|1471||Paul II||Borso d'Este, duke of Ferrara||Presented personally||Warmington 2000, pp. 123–128|
|1474||1475||Sixtus IV||Philibert I, duke of Savoy||Warmington 2000, pp. 123–128|
|1477||1477||Sixtus IV||Alfonso, duke of Calabria (future King Alfonso II of Naples)||Presented personally||Warmington 2000, pp. 123–128|
|1480||1480||Sixtus IV||Federico da Montefeltro, duke of Urbino||Warmington 2000, pp. 123–128|
|1481||1482||Sixtus IV||Edward IV, king of England||Warmington 2000, pp. 123–128|
|1482||1482||Sixtus IV||Alfonso, duke of Calabria (future King Alfonso II of Naples, again)||Presented personally||Warmington 2000, pp. 123–128|
|1484||1484||Innocent VIII||Francesco of Aragon, ambassador of Naples||Presented personally||Warmington 2000, pp. 123–128|
|Between 1484 and 1492||Innocent VIII||Ferdinand II, king of Aragon||Warmington 2000, pp. 123–128|
|1486||1486||Innocent VIII||Enea López de Mendoza, count of Tendilla, ambassador of Castile and Aragon||Presented personally||Warmington 2000, pp. 123–128|
|1488||1488||Innocent VIII||Giovanni Giacomo Trivulzio, general of the ecclesiastical army||Presented personally||Warmington 2000, pp. 123–128|
|1491||1491||Innocent VIII||William III, landgrave of Hesse||Presented personally||Warmington 2000, pp. 123–128|
|1492||1492||Alexander VI||Frederick, crown prince of Naples (future King Frederick IV)||Presented personally||Warmington 2000, pp. 123–128|
|1493||1494||Alexander VI||Maximilian I, king of the Romans||Warmington 2000, pp. 123–128|
|1494||1494||Alexander VI||Ferdinand, duke of Calabria||Presented personally||Warmington 2000, pp. 123–128|
|1496||1497||Alexander VI||Philip the Fair, archduke of Austria||Warmington 2000, pp. 123–128|
|1497||1497||Alexander VI||Bogislaw X, duke of Pomerania||Presented personally. Used as part of ducal insignia by subsequent dukes of Pomerania.||Warmington 2000, pp. 123–128;
Lileyko 1987, p. 124
|1498||1499||Alexander VI||Louis XII, king of France||Warmington 2000, pp. 123–128|
|1500||Alexander VI||Cesare Borgia, duke of Valentinois, pope's son||Sword and scabbard preserved||Burns 1969, p. 163|
|1501||1502||Alexander VI||Alfonso d'Este, heir to the Duchy of Ferrara, pope's son-in-law||Warmington 2000, pp. 123–128|
|1506||1507||Julius II||James IV, king of Scots||The sword later became the Scottish Sword of State, preserved, together with its scabbard and belt in Edinburgh Castle, Scotland||Burns 1969, pp. 172–173|
|1508||1509||Julius II||Vladislaus II, king of Bohemia and Hungary||Sword preserved at the Hungarian National Museum in Budapest, Hungary||Lileyko 1987, p. 123;
Burns 1969, p. 174
|1510||1511||Julius II||Switzerland||Sword preserved at the Swiss National Museum in Zurich||Burns 1969, p. 174;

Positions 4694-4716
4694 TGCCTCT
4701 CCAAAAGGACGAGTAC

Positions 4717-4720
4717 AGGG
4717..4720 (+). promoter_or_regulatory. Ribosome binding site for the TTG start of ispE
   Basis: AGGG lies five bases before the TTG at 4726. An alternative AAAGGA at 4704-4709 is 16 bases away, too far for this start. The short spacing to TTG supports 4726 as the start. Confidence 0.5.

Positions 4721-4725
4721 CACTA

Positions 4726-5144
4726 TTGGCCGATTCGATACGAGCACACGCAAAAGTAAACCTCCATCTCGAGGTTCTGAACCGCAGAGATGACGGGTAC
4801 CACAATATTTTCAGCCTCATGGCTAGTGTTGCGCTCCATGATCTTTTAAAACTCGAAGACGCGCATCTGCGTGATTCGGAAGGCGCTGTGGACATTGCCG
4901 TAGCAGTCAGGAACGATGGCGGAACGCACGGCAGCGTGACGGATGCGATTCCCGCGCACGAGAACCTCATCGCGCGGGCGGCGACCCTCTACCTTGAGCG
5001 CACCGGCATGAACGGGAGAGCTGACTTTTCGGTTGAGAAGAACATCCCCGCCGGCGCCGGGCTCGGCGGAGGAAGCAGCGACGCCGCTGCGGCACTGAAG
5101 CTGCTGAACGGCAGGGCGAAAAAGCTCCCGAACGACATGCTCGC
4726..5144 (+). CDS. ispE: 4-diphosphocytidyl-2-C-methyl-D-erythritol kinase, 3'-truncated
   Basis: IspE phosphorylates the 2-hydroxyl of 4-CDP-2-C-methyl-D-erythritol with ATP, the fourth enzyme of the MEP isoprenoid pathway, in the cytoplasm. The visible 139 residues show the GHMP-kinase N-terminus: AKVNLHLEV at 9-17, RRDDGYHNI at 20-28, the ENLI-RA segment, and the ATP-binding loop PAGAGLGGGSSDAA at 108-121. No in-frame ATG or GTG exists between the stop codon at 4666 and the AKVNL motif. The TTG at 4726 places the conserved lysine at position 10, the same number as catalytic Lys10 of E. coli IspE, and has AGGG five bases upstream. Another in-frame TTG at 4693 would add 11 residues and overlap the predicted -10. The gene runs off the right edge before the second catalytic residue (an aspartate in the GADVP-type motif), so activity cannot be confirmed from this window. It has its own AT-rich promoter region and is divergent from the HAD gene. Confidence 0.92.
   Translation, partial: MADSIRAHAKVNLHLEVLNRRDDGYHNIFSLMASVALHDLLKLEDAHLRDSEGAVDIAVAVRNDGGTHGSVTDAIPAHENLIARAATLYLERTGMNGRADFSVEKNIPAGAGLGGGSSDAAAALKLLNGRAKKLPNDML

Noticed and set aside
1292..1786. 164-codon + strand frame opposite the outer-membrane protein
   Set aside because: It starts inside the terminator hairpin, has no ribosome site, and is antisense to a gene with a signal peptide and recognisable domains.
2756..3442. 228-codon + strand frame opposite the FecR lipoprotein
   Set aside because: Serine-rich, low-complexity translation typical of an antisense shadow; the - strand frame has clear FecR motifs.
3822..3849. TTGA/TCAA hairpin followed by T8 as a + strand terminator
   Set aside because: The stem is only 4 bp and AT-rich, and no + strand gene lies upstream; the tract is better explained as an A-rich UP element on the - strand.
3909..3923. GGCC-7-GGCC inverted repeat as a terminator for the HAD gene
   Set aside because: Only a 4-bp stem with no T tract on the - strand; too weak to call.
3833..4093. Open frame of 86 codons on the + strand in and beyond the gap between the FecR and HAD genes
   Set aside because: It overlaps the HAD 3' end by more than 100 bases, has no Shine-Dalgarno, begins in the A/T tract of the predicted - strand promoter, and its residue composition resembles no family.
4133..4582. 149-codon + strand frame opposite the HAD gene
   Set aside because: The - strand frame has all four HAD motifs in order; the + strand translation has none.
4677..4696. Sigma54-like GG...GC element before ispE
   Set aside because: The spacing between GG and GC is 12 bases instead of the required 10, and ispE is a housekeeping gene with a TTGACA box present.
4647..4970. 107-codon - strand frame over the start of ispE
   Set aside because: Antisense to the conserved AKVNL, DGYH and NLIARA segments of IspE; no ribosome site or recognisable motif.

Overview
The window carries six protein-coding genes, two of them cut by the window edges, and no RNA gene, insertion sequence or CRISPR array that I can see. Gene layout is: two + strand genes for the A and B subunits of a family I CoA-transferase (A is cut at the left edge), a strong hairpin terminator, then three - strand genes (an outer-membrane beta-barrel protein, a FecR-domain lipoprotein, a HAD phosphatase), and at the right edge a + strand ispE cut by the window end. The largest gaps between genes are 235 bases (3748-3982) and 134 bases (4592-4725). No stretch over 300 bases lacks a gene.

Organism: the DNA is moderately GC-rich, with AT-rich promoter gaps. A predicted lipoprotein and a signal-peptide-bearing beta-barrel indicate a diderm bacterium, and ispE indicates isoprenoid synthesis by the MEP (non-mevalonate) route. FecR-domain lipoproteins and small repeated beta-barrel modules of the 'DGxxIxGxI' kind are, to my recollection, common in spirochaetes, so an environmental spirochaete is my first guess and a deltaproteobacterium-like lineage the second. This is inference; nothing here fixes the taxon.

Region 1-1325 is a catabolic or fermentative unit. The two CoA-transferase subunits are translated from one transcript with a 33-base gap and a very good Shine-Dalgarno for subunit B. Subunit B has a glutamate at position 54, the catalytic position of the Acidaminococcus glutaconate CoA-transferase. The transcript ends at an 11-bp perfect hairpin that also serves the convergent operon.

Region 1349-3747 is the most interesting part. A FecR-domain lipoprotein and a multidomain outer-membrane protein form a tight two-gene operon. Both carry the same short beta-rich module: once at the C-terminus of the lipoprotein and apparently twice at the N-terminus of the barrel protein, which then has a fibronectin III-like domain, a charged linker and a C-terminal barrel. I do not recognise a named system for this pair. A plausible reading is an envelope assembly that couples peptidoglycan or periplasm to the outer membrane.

Pinti 2001, p. 4
|1513||Leo X||Henry VIII, king of England||Burns 1969, p. 180|
|1514||Leo X||Manuel I, king of Portugal||Burns 1969, p. 180|
|1515||Leo X||Republic of Florence (again)||Burns 1969, p. 180|
|1516||Leo X||Francis I, king of France||Uncertain||Burns 1969, p. 180|
|1517||Leo X||Maximilian I, emperor of the Holy Roman Empire||Uncertain||Burns 1969, p. 180|
|1525||Clement VII||Sigismund I, king of Poland||Lost before 1669||Lileyko 1987, p. 124|
|1529||Clement VII||Charles V, emperor of the Holy Roman Empire||Blade preserved at the Royal Palace of Madrid, Spain||Pinti 2001, p. 12|
|1536||1537||Paul III||James V, king of Scots||Lost between 1542 and 1556||Burns 1969, pp. 181–183|
|1540||Paul III||Sigismund II Augustus, king of Poland||Lost after 1795||Lileyko 1987, p. 124|
|1550||Paul III||Philip, prince of Asturias (future King Philip II of Spain)||Blade preserved at the Royal Palace of Madrid, Spain||Pinti 2001, p. 12|
|1555||1558||Paul IV||Ercole II d'Este, duke of Ferrara||Sword preserved at the Konopiště Castle in Benešov, Czech Republic||Pinti 2001, pp. 12, 30|
|1560||Pius IV||Philip II, king of Spain (again)||Blade preserved at the Royal Palace of Madrid, Spain||Pinti 2001, p. 12|
|1563||Pius IV||Carlos, prince of Asturias||Blade preserved at the Royal Palace of Madrid, Spain||Pinti 2001, p. 12|
|1567||1568||Pius V||Ferdinand II, archduke of Further Austria||Sword and hat preserved||Pinti 2001, p. 6;
Burns 1969, p. 163
|1580||Gregory XIII||Stephen Báthory, king of Poland||Blade preserved at the Wawel Castle in Kraków, Poland||Lileyko 1987, p. 124|
|1581||1582||Gregory XIII||Ferdinand II, archduke of Further Austria (again)||Sword and hat preserved in Vienna, Austria||Pinti 2001, p. 5;
Burns 1969, p. 163
|1591||Gregory XIV||Philip, prince of Asturias (future King Philip III of Spain)||Blade preserved at the Royal Palace of Madrid, Spain||Pinti 2001, p. 12|
|1594||Clement VII||Philip II, king of Spain (again)||Blade preserved at the Royal Palace of Madrid, Spain||Pinti 2001, p. 12|